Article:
How to become a good hacker?

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    • #7691

      I am a newbie and have very little knowledge about ethical hacking. what books would u suggest to start?
      And any other details on ethical hacking and CEH will be highly entertained.
      Also is setting up of a lab necessary?
      Thank u

    • #47944
    • #47945

      tnx unicityd  🙂 that cleared most of my doubts. I surely love this site.

    • #47946

      How to become a good hacker:
      Step 1) Realize that CEH won’t teach you anything practical in the world of good hackers.
      Step 2) Read lots of books from e.g. Syngress, but also the books such as Hacking Exposed and The Web Application / Database / Hacker’s Handbook (And the Shellcoders Handbook) are basically some of the best books on the market.
      Step 3) Learn to write a few scripting languages, start with a simple one such as PHP or Python.
      Step 4) Research what you don’t know, by using sites like this  ;D (Search it for information, as your question has at least been asked 5-10 times this year I think, and I’ve even responded to most of them xD )

    • #47947


        I’ve found a site recently where the author has conducted some research with Information Security professionals concerning what they think is important for people to learn when trying to break into the industry.

        On the above page there are a series of articles called “Breaking into Security”.
        I think they give some interesting information for newcomers about what certificates are important and what programming languages to learn –also a range of other issues.
      I personally think it is worth a read.

      Good luck with your journey

    • #47948

      Krebs on Security has a series on it too. haven’t had time to read it yet.

    • #47949

      Thanks a lot guys for  your time and responses  🙂 . i ll begin with the book suggested by MaXe

    • #47950

      i’m missing two things here:

      along with alle the theoretical knowledge you can gain from the above mentioned sources (books and what not) spending time behind the keyboard just doing it (for example, configure windows security wise, fiddle with permissions for users on linux) gives you a great understanding on how the things work you want to break. also read material at exploit-db and securityfocus, even if you do not understand it (yet).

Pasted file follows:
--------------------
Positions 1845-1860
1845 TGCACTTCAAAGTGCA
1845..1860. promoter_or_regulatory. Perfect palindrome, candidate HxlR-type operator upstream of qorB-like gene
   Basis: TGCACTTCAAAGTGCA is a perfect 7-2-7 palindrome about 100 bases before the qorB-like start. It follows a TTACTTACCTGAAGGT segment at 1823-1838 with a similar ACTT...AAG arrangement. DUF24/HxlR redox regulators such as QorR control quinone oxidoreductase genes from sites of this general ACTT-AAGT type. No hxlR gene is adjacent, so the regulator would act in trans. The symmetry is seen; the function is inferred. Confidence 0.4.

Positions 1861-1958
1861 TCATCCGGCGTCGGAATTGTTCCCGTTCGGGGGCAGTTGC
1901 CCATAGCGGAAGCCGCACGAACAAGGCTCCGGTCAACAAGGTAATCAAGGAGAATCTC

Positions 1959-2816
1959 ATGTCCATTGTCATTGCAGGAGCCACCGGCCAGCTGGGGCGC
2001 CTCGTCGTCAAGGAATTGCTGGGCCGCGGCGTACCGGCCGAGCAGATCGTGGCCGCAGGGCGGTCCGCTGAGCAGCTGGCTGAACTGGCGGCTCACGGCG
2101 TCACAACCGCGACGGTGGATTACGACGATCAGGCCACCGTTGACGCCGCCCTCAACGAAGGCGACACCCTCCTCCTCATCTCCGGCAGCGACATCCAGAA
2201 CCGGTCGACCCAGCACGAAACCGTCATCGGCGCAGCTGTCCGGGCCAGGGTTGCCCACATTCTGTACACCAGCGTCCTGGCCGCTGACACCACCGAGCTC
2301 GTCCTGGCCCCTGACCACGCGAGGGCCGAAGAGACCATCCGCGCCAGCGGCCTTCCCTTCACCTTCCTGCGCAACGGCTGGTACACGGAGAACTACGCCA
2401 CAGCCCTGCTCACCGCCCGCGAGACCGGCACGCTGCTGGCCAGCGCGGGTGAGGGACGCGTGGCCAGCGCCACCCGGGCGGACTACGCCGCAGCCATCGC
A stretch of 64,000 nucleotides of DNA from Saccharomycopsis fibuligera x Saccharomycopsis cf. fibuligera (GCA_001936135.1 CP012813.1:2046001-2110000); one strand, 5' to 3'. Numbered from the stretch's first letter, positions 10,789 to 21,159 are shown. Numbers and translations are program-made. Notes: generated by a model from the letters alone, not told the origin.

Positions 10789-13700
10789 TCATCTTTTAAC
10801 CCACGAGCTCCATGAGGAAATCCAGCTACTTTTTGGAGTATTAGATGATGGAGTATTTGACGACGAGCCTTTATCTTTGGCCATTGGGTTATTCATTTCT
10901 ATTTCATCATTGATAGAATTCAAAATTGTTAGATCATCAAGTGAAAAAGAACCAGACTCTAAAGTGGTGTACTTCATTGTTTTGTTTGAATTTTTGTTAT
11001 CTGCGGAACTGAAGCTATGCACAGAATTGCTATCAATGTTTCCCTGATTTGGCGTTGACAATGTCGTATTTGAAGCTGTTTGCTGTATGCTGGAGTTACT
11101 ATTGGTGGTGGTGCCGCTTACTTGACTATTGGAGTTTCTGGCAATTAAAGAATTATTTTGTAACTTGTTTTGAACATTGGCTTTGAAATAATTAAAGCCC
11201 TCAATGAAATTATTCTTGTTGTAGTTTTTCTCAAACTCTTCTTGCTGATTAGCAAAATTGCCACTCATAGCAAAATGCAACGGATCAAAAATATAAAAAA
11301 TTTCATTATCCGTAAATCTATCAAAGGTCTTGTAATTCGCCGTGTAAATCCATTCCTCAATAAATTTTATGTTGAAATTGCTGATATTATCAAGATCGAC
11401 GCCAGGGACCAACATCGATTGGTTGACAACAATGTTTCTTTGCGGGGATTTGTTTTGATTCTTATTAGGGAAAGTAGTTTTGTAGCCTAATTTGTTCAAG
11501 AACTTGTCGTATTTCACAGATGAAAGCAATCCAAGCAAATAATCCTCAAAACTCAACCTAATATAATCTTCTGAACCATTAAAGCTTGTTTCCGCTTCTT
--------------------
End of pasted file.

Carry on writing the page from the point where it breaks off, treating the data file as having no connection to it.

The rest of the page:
practice practice practice (practice makes perfect they say)…use hackme’s/challenge websites to learn more about “real life” examples.

    • #47951

      thank u all for those useful site

    • #47952

      Reading books above your level of understanding will make you familiar with the terminology and possibly what it’s used for but if the topic is just way above your head then reading many books won’t help.  What will help is doing different things, then go back and read the parts that you don’t understand again.

    • #47953

      Hanging out with people that are smarter/more knowledgeable than you helps as well.

    • #47954

      This reminds me of the question: “How do I become a good engineer?

    • #47955

      @jason wrote:

      Hanging out with people that are smarter/more knowledgeable than you helps as well.

      +1  Very true!

    • #47956

      @chrisj wrote:

      Krebs on Security has a series on it too. haven’t had time to read it yet.

      I’ve read all the articles in Krebs’ series and they are interesting, but they give a huge variety of advice, not all of it really matches up. Of course that’s because he asks people in all different areas of security (AppSec, Network Security, etc.). This is great in that it gives you a very broad view and opens your mind to things you maybe hadn’t considered before, however, if you’re new to security and don’t know what field interests you the most it may be a little overwhelming.

      That being said, I’d definitely recommend reading the articles in this series if you’re new and if nothing jumps out at you, then you can always try learning a bit of everything they recommend and see if that helps you narrow down what you enjoy most.

    • #47957

      ^ I’ve been following the series, I hope they add a new interview soon. What’s being said is not ground breaking but it’s definitely interesting to hear multiple InfoSec professional’s opinion on how to break into the field.

    • #47958

      There is a lot of great advice here the only thing I would add is get involved with the community. Go to cons meet other security people and try to give back.

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